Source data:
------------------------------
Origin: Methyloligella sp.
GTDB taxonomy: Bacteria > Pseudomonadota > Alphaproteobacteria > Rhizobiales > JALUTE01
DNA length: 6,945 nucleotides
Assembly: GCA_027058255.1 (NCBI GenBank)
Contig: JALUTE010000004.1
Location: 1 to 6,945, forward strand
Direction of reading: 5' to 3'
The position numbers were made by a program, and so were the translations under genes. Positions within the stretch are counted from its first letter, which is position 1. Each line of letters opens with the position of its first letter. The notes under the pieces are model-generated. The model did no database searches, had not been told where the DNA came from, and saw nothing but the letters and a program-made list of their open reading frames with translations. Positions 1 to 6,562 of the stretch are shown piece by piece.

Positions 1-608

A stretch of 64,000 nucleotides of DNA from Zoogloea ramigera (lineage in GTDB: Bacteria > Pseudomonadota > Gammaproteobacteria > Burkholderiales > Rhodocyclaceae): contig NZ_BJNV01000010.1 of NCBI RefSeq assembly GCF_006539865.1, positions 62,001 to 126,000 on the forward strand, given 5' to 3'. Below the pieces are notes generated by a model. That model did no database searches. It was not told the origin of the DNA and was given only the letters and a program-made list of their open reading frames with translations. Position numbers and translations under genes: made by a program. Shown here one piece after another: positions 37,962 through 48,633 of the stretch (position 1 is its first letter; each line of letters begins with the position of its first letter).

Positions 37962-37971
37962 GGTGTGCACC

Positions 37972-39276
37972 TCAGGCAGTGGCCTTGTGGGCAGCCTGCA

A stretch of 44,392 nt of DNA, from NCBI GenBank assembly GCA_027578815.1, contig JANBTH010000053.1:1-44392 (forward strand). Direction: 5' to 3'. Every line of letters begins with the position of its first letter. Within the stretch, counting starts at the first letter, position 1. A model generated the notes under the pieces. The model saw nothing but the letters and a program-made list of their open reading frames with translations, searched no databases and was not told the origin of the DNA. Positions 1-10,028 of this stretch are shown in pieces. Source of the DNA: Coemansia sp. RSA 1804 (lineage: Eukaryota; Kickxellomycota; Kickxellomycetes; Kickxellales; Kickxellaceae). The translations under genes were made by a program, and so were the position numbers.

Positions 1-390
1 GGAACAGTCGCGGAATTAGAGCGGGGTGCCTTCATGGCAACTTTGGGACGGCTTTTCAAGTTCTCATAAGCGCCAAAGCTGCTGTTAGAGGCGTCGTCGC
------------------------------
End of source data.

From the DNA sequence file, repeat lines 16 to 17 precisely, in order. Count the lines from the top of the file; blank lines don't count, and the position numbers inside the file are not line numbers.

Positions 1-390
1 GGAACAGTCGCGGAATTAGAGCGGGGTGCCTTCATGGCAACTTTGGGACGGCTTTTCAAGTTCTCATAAGCGCCAAAGCTGCTGTTAGAGGCGTCGTCGC